Hello again. My STW-1000 arrived earlier this week, and I’ve formed initial impressions. Quick recap: I like the watch – a lot. It “wears” a little larger than I expected, principally because the TV-shaped glass display, and the primary digits therein, are a fair amount bigger than what we’re used to on a traditional “square” G. At the same time, it has a more aerodynamic, flat, shape that’s less ridged and boxy than the classic G; its lower, plateau-shaped profile fits sleekly under a shirt cuff. So all-in, I think it wears more unobtrusively than the G. Approximate dimensions of the bezel are 40mm wide by 35mm tall, and including the buttons the watch is about 45mm wide.
Please pardon my glare-filled photos, which offer a comparison to the Casio GW-5000. The pics already posted by “Gordon” in his review above are better, so you may want to scroll up and refer to his pics as well as you read the below.
Likes, in comparison to my GW-5000:
- Low profile ride height and a smooth flowing shape. Integration of the case into the strap is very nicely done. The seam is almost imperceptible.
- Extremely light weight and super comfortable. Nice, soft & supple, ventilated strap. The watch feels even lighter than a GW-M5600. But it is of obvious quality; it’s not plasticky. It is crafted of a dense yet lightweight resin, and therefore its low mass is achieved without resulting in a cheap “timexey” feeling to the watch.
- Excellent legibility due to the new, larger digits and a vivid, contrasty display. The primary digits are about 7mm tall, versus about 5mm on the GW-5000.
- Modes and “screen flow” are typical G: in other words, well thought out. The features are powerful and useful, yet perfectly intuitive for an already-experienced Casio user. Again, refer to the the pics already posted above by “Gordon”.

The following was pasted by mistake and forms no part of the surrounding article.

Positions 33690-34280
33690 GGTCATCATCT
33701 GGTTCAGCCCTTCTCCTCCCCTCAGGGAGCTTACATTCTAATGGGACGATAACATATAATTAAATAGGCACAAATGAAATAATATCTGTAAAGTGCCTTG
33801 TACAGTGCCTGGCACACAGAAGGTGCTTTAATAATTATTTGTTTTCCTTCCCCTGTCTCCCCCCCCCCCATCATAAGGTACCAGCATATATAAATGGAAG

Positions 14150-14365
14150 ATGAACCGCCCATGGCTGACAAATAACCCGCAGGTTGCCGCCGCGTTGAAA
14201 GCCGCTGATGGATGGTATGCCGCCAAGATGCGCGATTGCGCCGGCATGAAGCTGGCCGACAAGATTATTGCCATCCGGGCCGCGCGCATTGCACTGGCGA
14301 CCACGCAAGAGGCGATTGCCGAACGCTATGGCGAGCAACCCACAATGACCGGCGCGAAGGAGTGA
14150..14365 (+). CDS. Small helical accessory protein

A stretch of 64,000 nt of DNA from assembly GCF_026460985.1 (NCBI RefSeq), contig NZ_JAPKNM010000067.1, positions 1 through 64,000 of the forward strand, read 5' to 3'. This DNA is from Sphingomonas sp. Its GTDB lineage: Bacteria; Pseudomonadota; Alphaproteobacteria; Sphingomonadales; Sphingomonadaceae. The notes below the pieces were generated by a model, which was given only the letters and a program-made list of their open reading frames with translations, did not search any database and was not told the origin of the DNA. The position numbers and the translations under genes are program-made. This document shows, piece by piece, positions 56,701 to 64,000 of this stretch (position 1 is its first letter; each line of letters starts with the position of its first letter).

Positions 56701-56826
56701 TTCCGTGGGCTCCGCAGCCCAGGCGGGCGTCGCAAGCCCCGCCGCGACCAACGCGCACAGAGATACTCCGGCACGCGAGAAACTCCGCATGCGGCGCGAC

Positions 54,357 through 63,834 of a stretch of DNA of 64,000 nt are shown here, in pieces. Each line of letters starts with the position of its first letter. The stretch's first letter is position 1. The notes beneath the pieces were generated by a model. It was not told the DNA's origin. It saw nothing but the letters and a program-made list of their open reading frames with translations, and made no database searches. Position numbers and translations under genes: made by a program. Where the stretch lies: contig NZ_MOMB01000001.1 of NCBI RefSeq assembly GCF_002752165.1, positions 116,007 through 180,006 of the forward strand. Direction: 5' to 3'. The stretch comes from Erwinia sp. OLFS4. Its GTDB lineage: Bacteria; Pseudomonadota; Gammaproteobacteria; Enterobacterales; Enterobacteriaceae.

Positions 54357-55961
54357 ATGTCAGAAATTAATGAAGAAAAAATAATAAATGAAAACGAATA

- There is a new “REC” mode right after the stopwatch mode that stores and recalls timed events by date and shows “best” lap times, etc. I haven’t taken the time to really try that one out yet and see how useful it will be.
- Configurable display. Easy and quick to change the fields that are displayed within each mode using the “adjust” button.
- Shows current time (including ticking seconds) in all modes. Hurray!
- I like the 5-button format with dedicated “Start/Lap” and “Stop” buttons, versus the 4-button format I’ve been used to.
- Ease of button pushing. One thing that is a drawback of the heavily armored “square” G-Shock is that their buttons are so deeply recessed that they can be hard to press. Often I have to use my fingernails, and if they’re greasy (e.g. when timing my BBQ grill) then fuggettaboutit. On the STW, the buttons are refreshingly easy to access and push, and their action is silky smooth. Much easier.
- LOVE IT that in World Time mode, the STW has a “UTC” timezone in addition to “LON”, because London goes on DST in the summer. (The GW-5000 has both zones too, but many Casios just have LON).
- The STW’s display glass is recessed below the bezel, so it should be reasonably well protected.
- The illumination is now via LED, versus electroluminesence. The LEDs light up the screen with a vibrant bluish-white that’s remarkably bright, clear, and striking. I like that you can select either a 1.5 or 3 second illumination length. It does have auto illumination also, as expected. Well done, Casio.